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How Many American Households Struggle to Meet Basic Needs?

Unemployment is low, and economic headlines are mostly positive, but a substantial percentage of American households struggle to meet their basic needs, according to new data from the United Way.

There are 16.1 million households living in poverty in the United States. More than twice that number earn “less than what it takes to survive in the modern economy,” according to the United Way ALICE Project.  

Dubbed ALICE—Asset Limited, Income Constrained, Employed—by the United Way, these households are “one emergency from poverty.” They are above the Federal Poverty Line but are unable to meet the basic needs of housing, food, healthcare, childcare, and transportation.

There are 34.7 million ALICE families in the U.S. Together with those counted as living in poverty, that’s 50.8 million households who struggle to meet their basic needs.

“Despite seemingly positive economic signs, the ALICE data shows that financial hardship is still a pervasive problem,” said Stephanie Hoopes, Ph.D., ALICE Project Director, who leads data analysis.

While the Federal Poverty Line relies on national averages, the ALICE Project reviews county-level data across the nation to determine the earnings necessary to meet the costs of basic living needs in that county. Households that fall below the “ALICE Threshold” account for 43 percent of American households. ALICE persists across all regions of the nation and among all ages, races, and ethnicities.

The three most common jobs for individuals falling into the ALICE category are retail sales, cashiers, and food preparers. Median earnings for these three jobs are below $13.07 per hour. Other jobs common among ALICE earners are office clerks, nurses, customer service representatives, elementary school teachers, and maintenance and repair workers.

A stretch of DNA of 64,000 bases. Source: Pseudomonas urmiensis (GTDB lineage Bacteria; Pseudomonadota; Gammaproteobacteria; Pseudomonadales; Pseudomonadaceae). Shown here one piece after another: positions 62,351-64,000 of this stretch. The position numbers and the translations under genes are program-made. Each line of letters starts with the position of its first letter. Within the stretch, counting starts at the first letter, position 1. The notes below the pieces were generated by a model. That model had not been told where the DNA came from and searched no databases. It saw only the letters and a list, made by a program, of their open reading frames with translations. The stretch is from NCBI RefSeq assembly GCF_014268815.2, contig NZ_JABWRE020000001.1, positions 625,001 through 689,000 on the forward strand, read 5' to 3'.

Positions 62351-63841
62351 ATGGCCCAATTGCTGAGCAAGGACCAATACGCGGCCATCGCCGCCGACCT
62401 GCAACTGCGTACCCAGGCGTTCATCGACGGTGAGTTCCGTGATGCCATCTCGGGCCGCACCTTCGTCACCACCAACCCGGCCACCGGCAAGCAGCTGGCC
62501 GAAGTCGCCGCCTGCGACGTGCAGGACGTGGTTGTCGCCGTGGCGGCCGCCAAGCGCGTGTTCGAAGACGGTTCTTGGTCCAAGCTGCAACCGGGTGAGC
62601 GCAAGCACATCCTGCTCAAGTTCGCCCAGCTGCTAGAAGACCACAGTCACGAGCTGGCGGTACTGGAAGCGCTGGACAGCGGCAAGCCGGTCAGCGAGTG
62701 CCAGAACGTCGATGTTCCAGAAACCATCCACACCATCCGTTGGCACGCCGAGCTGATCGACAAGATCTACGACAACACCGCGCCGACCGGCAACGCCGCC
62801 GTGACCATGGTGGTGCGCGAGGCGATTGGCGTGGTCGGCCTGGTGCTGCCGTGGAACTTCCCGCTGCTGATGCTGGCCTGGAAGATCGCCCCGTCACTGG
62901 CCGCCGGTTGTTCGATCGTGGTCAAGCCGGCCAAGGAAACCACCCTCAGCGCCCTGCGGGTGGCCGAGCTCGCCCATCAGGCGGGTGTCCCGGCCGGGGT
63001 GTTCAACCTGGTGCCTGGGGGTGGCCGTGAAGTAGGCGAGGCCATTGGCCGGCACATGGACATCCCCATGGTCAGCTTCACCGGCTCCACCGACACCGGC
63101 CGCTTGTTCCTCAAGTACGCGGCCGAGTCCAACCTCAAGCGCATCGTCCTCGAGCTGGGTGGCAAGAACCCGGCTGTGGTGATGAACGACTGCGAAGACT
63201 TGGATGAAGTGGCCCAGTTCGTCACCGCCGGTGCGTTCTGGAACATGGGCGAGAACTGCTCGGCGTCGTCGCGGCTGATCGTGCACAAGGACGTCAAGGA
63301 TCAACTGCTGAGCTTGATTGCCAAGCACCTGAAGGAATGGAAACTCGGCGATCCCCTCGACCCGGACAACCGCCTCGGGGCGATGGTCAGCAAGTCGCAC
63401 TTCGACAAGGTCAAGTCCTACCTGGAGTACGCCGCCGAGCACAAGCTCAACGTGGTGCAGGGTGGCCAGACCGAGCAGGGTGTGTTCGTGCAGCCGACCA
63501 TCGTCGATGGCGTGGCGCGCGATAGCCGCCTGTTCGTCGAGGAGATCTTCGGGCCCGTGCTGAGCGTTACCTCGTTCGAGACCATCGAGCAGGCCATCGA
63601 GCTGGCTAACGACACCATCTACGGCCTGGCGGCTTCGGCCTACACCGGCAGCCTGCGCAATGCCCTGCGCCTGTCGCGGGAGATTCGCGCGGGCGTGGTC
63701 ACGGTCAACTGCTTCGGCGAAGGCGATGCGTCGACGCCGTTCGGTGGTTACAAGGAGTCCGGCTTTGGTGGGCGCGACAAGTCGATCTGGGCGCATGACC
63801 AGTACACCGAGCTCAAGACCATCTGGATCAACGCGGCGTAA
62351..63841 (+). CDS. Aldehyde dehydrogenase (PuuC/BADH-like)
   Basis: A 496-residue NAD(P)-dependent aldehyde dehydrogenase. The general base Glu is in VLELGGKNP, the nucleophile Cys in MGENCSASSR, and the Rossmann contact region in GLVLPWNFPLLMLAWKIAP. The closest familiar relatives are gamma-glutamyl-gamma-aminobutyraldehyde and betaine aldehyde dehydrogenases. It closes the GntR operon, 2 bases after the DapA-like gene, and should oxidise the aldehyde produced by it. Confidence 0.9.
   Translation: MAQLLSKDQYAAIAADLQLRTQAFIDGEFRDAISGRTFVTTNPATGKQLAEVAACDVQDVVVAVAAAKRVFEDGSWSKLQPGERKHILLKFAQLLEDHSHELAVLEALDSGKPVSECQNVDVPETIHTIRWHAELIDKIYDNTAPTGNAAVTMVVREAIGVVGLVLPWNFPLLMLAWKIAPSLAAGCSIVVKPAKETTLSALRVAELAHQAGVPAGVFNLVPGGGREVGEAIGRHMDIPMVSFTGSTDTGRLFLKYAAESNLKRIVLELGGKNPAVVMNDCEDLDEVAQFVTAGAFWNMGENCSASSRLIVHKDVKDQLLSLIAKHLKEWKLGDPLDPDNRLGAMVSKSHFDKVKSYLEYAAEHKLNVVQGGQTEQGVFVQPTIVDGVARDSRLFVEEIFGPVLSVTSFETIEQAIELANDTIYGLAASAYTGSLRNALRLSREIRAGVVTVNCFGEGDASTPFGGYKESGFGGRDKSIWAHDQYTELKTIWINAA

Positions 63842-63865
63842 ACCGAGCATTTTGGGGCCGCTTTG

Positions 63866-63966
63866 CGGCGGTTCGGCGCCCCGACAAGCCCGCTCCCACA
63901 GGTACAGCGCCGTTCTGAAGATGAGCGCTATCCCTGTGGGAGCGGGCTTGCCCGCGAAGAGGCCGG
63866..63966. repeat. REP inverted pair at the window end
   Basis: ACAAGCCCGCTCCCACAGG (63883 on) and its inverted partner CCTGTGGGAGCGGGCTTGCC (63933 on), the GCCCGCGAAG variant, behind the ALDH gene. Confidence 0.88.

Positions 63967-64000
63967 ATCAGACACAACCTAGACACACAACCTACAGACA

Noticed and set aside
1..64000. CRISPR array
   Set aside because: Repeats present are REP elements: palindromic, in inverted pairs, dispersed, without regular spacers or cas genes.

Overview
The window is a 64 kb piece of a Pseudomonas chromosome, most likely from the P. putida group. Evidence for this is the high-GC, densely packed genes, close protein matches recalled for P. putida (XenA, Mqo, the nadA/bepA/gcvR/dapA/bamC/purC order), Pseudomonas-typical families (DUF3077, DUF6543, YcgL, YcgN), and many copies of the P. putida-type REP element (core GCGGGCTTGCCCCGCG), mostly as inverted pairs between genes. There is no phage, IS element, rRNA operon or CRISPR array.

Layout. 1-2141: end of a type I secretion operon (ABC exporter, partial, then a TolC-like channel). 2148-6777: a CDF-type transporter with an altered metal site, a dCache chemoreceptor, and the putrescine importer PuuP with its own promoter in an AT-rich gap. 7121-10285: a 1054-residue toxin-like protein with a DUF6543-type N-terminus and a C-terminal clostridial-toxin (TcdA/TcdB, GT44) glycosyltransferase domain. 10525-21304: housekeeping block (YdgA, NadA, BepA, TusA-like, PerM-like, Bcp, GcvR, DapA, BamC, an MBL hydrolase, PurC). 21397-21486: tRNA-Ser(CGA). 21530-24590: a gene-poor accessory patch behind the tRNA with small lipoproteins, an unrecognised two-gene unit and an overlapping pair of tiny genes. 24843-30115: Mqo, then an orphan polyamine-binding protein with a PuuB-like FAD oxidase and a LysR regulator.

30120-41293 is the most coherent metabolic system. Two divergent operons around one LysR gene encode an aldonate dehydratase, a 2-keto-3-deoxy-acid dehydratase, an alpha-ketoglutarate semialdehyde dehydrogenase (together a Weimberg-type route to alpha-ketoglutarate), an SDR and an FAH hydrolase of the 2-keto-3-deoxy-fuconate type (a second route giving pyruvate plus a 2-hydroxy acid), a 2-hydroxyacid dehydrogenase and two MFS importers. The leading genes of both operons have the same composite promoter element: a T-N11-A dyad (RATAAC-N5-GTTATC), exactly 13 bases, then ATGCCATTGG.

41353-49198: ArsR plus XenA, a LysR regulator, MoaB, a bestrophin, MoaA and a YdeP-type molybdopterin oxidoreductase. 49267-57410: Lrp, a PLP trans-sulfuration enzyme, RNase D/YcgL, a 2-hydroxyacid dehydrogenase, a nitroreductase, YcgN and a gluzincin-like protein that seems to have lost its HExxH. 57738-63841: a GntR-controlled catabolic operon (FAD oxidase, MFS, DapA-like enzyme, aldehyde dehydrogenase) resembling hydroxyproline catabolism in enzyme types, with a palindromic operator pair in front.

More than two-thirds of U.S. jobs pay less than $20 per hour, according to ALICE Project data, and “the dominance of low-paying jobs shows no signs of slowing down.” More than 30 percent of households in each state fall below the ALICE-defined “basic survival budget.”

North Dakota has the lowest share of households unable to meet basic needs at 32 percent. The highest share was recorded in California, New Mexico, and Hawaii, at 49 percent.

“One of the most difficult conditions that most ALICE households face is the high cost of housing,” according to the United Way ALICE Project.

The ALICE Project identified a “mismatch between the number of households with income below the ALICE Threshold and the number of housing units that they can afford in a given county.” While markets generally adapt to what consumers are able and willing to pay, the United Way said, “there are many constraints on the housing market that prevent it from adjusting quickly.”

Some of those constraints include zoning regulations, land availability, and construction costs, according to the ALICE Project.

The ALICE Project was initiated by the United Way of Northern New Jersey at the start of the Great Recession with a mission of redefining financial hardship in the United States with more comprehensive and more precise data. The project aims to inform policy for government, business, and nonprofit organizations.

"For too long, the magnitude of financial instability in this country has been understated and obscured by misleading averages and outdated poverty calculations," said John Franklin, President of the ALICE Project and CEO of United Way of Northern New Jersey.

He called it “morally unacceptable and economically unsuitable” for the nation to allow such a high percentage of its working residents to live “paycheck to paycheck.”

“We are all paying a price when ALICE families can't pay the bills,” he said.

About Author: Krista Franks Brock

Krista Franks Brock is a professional writer and editor who has covered the mortgage banking and default servicing sectors since 2011. Previously, she served as managing editor of DS News and Southern Distinction, a regional lifestyle publication. Her work has appeared in a variety of print and online publications, including Consumers Digest, Dallas Style and Design, DS News and DSNews.com, MReport and theMReport.com. She holds degrees in journalism and art from the University of Georgia.

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